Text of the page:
"If I hadn't had Nature's Academy and the work that I love to do, if I hadn't had those kids' smiles, I don't know if I could have made it. It literally saved me during that time."

Dana and Jim temporarily moved into a hotel with Dana's mother, who was losing her own battle with cancer. To share time together, Dana and her mother looked through the few boxes of belongings Jim and Dana's brother salvaged from the fire. Inside of one, Dana found her old journal. She had forgotten about it. Randomly, she turned to the entry from March 12, 1994, and read, in her 21-year-old handwriting, about her dream to start her own science education organization. "I decided yesterday that I think I am going into education. I want to do so much for the environment, but what good would all of my research [as a scientist] do if it wasn't coupled with my enthusiasm? If any research is published, it is easily ignored by politicians. I'm not much of an activist, so politics and law are out. But I want to make a difference. The way I see to change a politician's mind is to change their attitude toward the environment. And the only way to do that is to educate them. So I think education is the answer! I'm not sure exactly how and where, but I think that's how I'll get my message out."

The last photo taken with her mom, Carolyn Cushman. 

Dana fulfilled her prophecy, and through a devastating series of tragedies, the journal had returned to her, to prove it. A few months later, Dana's mother passed, and shortly after that, Dana surrendered her own fight and underwent surgery to amputate her leg.

The day her mother died, butterflies feeding on nectar in the garden flew in through the open windows and landed on her body while Dana and her family waited for the paramedics to arrive. They flew in and out of the house, many of which lingered on the body as the paramedics loaded it into the ambulance. "I've never seen anything like it," Dana said. "It was beautiful."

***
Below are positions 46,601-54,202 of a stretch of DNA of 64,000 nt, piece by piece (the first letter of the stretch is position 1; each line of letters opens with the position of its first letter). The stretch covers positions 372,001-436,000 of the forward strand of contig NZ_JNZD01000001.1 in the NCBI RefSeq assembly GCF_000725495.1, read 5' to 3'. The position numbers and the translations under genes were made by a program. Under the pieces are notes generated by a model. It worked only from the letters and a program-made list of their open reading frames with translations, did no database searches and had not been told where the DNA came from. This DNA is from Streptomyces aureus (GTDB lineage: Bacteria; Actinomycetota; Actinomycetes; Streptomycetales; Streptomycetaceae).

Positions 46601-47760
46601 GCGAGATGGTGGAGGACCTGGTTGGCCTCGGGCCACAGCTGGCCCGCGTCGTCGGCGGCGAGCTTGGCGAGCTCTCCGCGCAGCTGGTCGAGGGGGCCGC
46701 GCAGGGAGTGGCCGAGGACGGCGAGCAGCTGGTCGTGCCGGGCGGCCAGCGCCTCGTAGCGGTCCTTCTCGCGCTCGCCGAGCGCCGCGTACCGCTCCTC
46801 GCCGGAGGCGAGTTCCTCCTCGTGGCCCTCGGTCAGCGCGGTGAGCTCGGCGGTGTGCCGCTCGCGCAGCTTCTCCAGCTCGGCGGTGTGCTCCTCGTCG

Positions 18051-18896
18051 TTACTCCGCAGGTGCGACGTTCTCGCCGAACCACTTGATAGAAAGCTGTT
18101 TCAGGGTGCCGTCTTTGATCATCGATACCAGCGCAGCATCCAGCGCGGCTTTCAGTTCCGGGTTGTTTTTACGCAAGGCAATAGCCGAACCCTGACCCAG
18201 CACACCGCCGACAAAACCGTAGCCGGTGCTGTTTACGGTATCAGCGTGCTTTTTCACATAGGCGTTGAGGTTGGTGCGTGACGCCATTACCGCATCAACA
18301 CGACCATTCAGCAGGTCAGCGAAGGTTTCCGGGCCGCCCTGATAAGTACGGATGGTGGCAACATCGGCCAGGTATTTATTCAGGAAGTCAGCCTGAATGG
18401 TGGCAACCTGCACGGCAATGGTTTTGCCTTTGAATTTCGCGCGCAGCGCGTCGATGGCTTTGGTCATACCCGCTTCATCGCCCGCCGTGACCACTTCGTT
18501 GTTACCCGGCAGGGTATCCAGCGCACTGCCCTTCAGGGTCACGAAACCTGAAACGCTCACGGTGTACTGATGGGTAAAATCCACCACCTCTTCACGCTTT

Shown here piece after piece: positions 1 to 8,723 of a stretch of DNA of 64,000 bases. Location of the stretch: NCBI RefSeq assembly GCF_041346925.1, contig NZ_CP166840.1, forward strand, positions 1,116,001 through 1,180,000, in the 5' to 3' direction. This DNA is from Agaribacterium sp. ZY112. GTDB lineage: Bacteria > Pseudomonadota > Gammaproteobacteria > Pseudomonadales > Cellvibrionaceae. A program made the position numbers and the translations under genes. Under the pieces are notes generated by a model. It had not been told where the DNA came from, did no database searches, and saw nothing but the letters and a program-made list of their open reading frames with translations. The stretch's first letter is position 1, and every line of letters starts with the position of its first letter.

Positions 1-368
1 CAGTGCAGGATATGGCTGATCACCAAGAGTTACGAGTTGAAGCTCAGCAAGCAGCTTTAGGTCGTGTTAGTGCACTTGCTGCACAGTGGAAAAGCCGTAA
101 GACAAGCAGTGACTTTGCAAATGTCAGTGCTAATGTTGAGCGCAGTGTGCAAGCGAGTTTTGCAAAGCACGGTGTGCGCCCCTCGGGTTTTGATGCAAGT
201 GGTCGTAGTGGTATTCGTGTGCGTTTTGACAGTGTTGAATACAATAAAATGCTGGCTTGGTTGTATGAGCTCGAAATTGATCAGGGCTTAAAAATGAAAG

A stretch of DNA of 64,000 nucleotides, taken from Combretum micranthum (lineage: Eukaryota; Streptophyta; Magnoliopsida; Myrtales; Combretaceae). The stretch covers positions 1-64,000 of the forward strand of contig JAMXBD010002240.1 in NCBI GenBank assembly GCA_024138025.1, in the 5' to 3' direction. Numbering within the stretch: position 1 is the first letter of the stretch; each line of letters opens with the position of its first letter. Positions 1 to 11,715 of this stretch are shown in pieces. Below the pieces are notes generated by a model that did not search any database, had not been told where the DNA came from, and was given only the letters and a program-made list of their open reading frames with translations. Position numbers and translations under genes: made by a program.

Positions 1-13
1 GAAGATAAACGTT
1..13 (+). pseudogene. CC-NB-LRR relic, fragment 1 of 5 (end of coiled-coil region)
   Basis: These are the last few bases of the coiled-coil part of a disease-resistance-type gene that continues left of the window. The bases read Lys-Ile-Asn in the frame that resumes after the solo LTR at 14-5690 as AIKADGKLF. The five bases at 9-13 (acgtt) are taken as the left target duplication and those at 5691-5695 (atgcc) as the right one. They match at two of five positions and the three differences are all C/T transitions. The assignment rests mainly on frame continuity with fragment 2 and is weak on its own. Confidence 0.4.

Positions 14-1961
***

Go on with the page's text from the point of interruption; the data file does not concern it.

For the last interview, I met Dana at her office in Bradenton, just a few days ago. She looked tired but happy, three stacks of thank you letters and drawings from school children who participated in the Science Literacy Project lined up on her conference table.

"After all of the trauma the only thing that made sense was Nature's Academy. Seeing those kids' faces light up was all that I ever needed to keep going. You see the [thank you] letters. The inspiration is endless, and I truly believe I can survive cancer to fulfill my purpose - which is of course being a wonderful partner to my husband - but also to enhance science literacy and foster environmental stewardship," she said of the last five years.
Since 2007, Nature's Academy has served over 30,000 students and removed over 4,000 lbs of litter from local shorelines. Additionally, 80% of Science Literacy Project students have demonstrated learning gains directly correlated with their Nature's Academy field trip.  "We keep going because something as simple as $25 can help pay for one 5th grader to come out on our field trip. The next chapter is to see a higher awareness of the Science Literacy Project. That's what I would like to see happen. We need the community support to take our mission to the next level, to make it a permanent fixture for the kids."